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Gustav Schmoller, His Heirs and the Foundation of Today’s Social Policy

Listed author(s):
  • Gerold Blümle
  • Nils Goldschmidt
Registered author(s):

    Three elements make up the heart of Gustav Schmoller’s conception of social policy: 1. Schmoller’s comprehensive view regarding social policy issues; 2. Schmoller’s distinction between the internal and external effects of socio-political measures and finally, 3. the importance Schmoller places on education. For Schmoller, social policy represents far more than the setting up of individual welfare measures; instead, social policy is always linked to the encompassing and dynamic societal conditions. In this way, social policy – as understood by Schmoller – mainly aims at ensuring that individuals take part in social progress. In the wake of Schmoller, two different development lines can be distinguished today: on the one hand, the attempt to better reach Schmoller’s social policy objective by using a modern economic theory, which, however, leads to the dissociation of (economic) means and (social) objectives. On the other hand, the conviction that social policy must be understood as a central element of societal policy. The latter position does justice to Schmoller’s integrative perspective, yet the implementation in terms of economic policy remains problematic. Integrating these two lines might be feasible by using an ordoliberal approach that balances economic policy and social policy on the constitutional level. The inclusion of every individual into society is also a top priority of ordoliberal social policy. The return to Schmoller’s social political concern using the ordoliberal research method could offer vital impulses in the ongoing debate about the welfare state.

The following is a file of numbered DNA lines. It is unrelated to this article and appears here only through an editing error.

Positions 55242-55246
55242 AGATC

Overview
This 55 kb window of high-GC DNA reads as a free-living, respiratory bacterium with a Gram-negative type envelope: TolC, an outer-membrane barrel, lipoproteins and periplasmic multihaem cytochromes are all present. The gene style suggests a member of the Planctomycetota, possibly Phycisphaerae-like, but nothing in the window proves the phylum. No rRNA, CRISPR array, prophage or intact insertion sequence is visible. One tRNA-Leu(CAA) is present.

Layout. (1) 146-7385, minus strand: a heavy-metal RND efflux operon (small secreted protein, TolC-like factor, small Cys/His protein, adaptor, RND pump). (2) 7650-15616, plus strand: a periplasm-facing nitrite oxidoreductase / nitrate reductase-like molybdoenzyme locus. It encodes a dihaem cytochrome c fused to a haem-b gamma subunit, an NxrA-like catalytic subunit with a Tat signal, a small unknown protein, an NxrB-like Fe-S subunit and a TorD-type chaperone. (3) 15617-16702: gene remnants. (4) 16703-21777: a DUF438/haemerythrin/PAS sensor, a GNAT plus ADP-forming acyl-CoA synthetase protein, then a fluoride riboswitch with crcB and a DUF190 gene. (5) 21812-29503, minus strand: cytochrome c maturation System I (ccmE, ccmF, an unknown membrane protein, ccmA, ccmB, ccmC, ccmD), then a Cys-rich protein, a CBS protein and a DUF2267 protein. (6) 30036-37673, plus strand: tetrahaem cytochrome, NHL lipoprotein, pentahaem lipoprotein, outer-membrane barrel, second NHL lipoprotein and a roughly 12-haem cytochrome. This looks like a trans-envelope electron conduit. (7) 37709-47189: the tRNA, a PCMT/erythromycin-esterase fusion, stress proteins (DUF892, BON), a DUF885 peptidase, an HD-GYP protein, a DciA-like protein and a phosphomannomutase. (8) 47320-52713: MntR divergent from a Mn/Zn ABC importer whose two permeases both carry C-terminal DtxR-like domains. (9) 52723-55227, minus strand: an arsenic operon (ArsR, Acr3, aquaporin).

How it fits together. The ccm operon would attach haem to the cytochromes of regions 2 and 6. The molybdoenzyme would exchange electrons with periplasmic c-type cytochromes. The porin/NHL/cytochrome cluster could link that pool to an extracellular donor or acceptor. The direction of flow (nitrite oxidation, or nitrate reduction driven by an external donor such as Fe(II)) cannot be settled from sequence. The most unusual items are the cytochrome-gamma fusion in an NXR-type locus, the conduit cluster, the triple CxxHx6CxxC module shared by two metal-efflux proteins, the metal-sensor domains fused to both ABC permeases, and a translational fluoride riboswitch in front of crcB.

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    Article provided by Duncker & Humblot, Berlin in its journal Schmollers Jahrbuch.

    Volume (Year): 126 (2006)
    Issue (Month): 2 ()
    Pages: 197-224

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    Handle: RePEc:aeq:aeqsjb:v126_y2006_i2_q2_p197-224
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